During our stay, we visited the towns of Erice and
Palermo. Erice, founded
by the Ancient Elymians, called Aphrodite by the Greeks and then Venus by the
Romans, has been called many other names.
It was called Eryx, renamed Gebel-Hamed by the Arabs, Monte San Giuliano
under the Normans, and then Erice, in 1934, by Mussolini.
The famous pastry and sweets at Erice
Erice, set at the mountaintop, 756M (2,480 ft) from
Trapani, was a shrine to
Venus, the goddess of love, whose temple was once a famous landmark. In Greek times, the place was known to
mariners. It is the present site of the
Norman castle – Castello di Venere., and on a clear day, you can see all the
way to Cap Bon in Tunisia. On this howling day with wind gusting at 30
knots, we thought we should be able to accomplish that, but the sky looked hazy
and instead, we saw a ‘sun dog’, usually indicating bad weather. We still saw
lovely views at Giardino del Balio and Castello di Venere, overlooking the
rugged turrets and wooded hillsides, and the saltpans of Trapani and the sea. It was a pleasure to visit this medieval town,
with cobbled streets at every twist and turn.
If you have a sweet tooth, you might also want to visit Pasticceria
Grammatico, the world famous cafe and pasty shop, where Maria sells frutta di
martorana (marzipan fruits), and assortments of biscuits, tarts and other
is best known for its mafia connection, developed as a result of the cruel
State and severe poverty. By the late 19th
century, it had become a criminal organization thriving on property speculation
and drug trafficking. We saw very little
mafia activities the day we were there.
The closest was having an afternoon coffee at the Grand Hotel, where in
the 1950s, Lucky Luciano-the capo de capi of the Cosa Nostra-notoriously
attended a meeting of gangsters.
can be seen as noisy, dirty, and chaotic.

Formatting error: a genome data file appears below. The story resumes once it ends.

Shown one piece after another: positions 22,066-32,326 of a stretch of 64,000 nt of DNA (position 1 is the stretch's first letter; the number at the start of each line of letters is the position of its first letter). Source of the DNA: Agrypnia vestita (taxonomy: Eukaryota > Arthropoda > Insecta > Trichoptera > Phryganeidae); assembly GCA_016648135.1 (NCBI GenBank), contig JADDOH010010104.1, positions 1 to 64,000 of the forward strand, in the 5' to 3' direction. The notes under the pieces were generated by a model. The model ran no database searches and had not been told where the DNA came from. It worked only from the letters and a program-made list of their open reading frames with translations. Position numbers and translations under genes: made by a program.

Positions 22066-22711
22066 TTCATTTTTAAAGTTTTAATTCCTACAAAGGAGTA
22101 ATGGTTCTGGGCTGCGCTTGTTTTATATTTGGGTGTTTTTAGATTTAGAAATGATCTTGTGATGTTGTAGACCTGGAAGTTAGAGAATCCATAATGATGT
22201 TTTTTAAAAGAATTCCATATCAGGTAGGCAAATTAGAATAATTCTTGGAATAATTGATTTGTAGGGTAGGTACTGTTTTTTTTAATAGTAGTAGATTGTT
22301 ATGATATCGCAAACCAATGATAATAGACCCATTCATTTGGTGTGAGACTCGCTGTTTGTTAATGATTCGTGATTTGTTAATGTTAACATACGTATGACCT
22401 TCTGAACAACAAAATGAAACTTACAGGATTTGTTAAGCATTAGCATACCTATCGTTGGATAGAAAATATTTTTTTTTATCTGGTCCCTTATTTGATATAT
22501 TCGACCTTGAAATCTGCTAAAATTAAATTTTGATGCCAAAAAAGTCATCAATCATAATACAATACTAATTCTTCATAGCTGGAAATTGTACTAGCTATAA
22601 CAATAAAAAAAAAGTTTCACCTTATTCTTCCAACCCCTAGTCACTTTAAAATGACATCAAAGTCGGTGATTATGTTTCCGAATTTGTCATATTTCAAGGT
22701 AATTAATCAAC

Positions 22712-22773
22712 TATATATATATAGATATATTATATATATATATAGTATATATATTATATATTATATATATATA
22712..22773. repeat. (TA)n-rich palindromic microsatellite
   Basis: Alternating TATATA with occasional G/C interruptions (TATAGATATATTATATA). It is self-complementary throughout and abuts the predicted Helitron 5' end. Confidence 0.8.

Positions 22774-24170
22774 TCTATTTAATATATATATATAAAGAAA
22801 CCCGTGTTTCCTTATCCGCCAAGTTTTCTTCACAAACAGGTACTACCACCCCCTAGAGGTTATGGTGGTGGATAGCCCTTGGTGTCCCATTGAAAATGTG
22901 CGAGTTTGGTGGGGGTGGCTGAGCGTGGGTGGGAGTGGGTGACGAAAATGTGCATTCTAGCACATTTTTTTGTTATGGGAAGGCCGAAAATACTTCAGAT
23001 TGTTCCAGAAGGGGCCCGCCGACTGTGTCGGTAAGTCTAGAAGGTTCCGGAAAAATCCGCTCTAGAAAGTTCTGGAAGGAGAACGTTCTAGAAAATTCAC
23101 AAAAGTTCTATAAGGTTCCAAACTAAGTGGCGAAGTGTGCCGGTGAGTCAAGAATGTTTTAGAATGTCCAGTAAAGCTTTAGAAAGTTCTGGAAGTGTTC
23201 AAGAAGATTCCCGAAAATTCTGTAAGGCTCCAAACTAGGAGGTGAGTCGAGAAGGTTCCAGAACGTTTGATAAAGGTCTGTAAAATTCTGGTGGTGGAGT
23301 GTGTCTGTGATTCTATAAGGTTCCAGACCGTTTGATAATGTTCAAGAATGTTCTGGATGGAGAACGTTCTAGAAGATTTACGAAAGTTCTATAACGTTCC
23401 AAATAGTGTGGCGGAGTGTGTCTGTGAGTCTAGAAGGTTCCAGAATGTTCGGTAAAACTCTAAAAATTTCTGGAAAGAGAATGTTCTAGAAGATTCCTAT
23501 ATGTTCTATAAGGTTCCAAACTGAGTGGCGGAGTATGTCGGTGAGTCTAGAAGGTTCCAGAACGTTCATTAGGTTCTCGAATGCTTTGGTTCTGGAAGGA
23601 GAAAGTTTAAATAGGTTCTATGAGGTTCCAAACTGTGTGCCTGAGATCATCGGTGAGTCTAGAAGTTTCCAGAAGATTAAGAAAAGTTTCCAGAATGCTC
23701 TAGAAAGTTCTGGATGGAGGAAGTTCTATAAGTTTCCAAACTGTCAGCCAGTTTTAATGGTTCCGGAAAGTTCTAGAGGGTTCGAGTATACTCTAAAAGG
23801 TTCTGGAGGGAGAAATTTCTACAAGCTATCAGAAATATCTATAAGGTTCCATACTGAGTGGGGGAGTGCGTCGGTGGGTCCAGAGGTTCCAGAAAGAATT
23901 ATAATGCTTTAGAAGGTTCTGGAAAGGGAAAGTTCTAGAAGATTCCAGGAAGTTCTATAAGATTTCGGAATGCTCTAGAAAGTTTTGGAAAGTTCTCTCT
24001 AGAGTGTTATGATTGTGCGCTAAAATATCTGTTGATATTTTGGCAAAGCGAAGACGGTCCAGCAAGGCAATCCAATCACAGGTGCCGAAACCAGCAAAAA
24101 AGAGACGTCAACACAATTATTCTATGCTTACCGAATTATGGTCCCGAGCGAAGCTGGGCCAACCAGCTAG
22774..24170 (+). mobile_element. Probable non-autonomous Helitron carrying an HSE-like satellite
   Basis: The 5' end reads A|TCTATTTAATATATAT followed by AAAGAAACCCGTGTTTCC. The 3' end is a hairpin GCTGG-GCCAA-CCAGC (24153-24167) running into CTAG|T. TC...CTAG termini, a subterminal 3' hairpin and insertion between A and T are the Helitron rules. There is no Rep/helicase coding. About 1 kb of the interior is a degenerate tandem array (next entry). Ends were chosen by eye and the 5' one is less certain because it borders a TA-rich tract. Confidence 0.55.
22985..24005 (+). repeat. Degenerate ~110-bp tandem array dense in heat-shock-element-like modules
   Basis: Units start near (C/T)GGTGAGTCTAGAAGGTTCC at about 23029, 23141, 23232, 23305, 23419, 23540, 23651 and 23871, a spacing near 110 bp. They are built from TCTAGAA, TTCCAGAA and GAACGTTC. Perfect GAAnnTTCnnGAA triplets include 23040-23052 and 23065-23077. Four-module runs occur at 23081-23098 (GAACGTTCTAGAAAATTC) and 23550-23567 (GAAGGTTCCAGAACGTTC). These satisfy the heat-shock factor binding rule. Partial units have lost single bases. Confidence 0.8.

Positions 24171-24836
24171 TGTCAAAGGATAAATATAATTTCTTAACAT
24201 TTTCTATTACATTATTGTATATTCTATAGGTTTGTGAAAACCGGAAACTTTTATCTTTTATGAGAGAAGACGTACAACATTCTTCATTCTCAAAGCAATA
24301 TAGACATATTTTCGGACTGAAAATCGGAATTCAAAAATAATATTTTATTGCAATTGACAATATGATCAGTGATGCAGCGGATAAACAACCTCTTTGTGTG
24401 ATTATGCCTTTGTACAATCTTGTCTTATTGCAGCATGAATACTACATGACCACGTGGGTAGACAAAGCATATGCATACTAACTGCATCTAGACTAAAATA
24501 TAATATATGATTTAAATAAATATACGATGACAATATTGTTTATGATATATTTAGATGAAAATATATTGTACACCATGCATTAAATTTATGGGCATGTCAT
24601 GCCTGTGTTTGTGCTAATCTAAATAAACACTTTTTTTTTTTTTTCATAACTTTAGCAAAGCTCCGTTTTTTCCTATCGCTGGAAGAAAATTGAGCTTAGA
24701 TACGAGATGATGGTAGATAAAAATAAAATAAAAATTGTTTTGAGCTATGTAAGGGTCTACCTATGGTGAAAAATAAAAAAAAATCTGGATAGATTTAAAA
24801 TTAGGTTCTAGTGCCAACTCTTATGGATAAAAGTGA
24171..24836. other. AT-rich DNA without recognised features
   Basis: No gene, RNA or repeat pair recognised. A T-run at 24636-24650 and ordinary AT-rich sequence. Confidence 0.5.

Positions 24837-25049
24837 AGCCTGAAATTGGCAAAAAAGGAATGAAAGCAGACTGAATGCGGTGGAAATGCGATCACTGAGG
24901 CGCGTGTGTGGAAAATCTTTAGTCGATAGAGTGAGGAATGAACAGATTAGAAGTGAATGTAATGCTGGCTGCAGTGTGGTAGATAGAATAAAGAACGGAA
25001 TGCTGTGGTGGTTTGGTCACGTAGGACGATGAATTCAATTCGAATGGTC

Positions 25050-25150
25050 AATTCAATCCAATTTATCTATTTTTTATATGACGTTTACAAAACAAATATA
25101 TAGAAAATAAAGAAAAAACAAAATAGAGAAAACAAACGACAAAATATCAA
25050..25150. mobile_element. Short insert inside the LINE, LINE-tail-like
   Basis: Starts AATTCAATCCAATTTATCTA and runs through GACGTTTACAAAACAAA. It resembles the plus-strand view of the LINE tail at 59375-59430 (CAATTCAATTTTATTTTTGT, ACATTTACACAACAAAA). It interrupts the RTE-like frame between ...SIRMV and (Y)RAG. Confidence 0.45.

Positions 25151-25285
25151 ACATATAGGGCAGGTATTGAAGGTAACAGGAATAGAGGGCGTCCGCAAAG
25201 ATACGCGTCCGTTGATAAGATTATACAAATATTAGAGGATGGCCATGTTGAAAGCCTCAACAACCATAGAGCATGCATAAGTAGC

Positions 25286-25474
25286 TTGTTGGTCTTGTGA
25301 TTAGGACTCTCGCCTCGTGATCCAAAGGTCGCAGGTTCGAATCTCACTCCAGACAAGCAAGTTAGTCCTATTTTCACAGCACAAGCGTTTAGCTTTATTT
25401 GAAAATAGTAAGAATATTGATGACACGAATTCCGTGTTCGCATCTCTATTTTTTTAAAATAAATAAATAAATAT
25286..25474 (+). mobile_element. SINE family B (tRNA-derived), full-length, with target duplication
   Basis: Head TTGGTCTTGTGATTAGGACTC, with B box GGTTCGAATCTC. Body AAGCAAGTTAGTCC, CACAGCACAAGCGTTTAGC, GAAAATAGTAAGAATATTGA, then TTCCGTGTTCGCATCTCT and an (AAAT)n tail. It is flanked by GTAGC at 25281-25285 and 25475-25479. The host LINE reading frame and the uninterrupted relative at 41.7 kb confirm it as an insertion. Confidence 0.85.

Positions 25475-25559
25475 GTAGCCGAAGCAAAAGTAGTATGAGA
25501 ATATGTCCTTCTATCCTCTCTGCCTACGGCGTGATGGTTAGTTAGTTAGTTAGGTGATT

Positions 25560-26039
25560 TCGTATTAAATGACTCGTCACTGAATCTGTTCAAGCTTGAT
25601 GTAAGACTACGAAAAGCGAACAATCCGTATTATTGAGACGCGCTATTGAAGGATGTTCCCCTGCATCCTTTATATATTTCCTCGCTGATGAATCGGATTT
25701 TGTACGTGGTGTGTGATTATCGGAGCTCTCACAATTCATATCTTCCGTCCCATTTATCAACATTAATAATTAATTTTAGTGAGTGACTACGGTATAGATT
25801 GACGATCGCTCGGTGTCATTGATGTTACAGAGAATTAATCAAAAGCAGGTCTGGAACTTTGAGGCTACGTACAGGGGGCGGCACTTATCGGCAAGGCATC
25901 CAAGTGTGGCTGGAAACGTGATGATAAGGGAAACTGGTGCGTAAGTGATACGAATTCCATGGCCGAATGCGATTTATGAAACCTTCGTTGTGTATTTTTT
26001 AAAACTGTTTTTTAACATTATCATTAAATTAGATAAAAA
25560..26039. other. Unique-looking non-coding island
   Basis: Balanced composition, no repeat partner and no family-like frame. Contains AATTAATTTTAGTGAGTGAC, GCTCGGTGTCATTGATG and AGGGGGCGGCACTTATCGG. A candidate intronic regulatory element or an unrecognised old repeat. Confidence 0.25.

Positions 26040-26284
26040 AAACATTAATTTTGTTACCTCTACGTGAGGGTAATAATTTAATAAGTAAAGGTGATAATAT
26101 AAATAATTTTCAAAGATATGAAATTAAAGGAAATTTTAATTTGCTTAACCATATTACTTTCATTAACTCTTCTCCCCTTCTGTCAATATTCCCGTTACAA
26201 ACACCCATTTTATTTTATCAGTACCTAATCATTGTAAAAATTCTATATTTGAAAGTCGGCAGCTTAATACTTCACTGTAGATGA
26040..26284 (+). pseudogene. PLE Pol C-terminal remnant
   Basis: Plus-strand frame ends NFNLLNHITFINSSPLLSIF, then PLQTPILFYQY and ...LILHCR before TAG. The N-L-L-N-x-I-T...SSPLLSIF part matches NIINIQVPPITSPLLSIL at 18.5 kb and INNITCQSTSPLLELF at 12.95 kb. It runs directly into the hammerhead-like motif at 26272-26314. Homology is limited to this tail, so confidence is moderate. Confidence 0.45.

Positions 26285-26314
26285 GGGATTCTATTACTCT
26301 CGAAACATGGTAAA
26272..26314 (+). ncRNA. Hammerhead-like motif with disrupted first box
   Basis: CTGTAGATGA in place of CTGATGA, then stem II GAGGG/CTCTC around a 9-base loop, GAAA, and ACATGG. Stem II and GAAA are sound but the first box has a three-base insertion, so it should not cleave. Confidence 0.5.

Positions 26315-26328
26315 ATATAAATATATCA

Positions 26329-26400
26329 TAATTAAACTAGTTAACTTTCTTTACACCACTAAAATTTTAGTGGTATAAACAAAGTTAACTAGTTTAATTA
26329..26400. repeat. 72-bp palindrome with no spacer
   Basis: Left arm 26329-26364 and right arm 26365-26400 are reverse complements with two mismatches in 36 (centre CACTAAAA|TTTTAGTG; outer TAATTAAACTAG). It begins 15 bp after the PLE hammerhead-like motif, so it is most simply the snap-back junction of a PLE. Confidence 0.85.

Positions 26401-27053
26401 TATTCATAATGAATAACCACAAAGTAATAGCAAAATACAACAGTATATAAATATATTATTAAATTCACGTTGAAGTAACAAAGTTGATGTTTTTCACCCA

To others, it is a city filled with architecture delight. Some of the highpoints of our visit were
seeing the Palazzo dei Normanii, and the sumptuous interior of the Cappella
Palatina, built by Roger II, it blends Byzantine, Islamic and Norman styles,
and is lavishly adorned with fine mosaics and marble inlaid with gold. It was amusing to see the Fontana Pretoria
and the story behind how it was dubbed as “the Fountain of Shame” when the
nudity of the provocative nymphs proved too much for the Sicilian churchgoers
and the local nuns chopped off the protruding bits (and recently
restored). And the Duomo, with its
displays of multiple architectural styles, from the Gothic, to the Catalan,
Norman and Islamic, was a rival to the cathedral of Monreale, and it was known
as ‘the battle of the two cathedrals’.
The city, despite its crumbling appearance, is a treasure trove of
Baroque buildings and splendid collection of Arab-Norman buildings. We were pleased that we had the opportunity
to experience this magnificent city, in September, and not in August.
Every time we were back from a trip, the entire 3Rivers would have a fresh coat of sea spray, solidly crested with salt, all over. The southern wind created a very humid environment and since we were not able to open hatches/windows due to sea spray, we were glad to make use of the AC on the boat.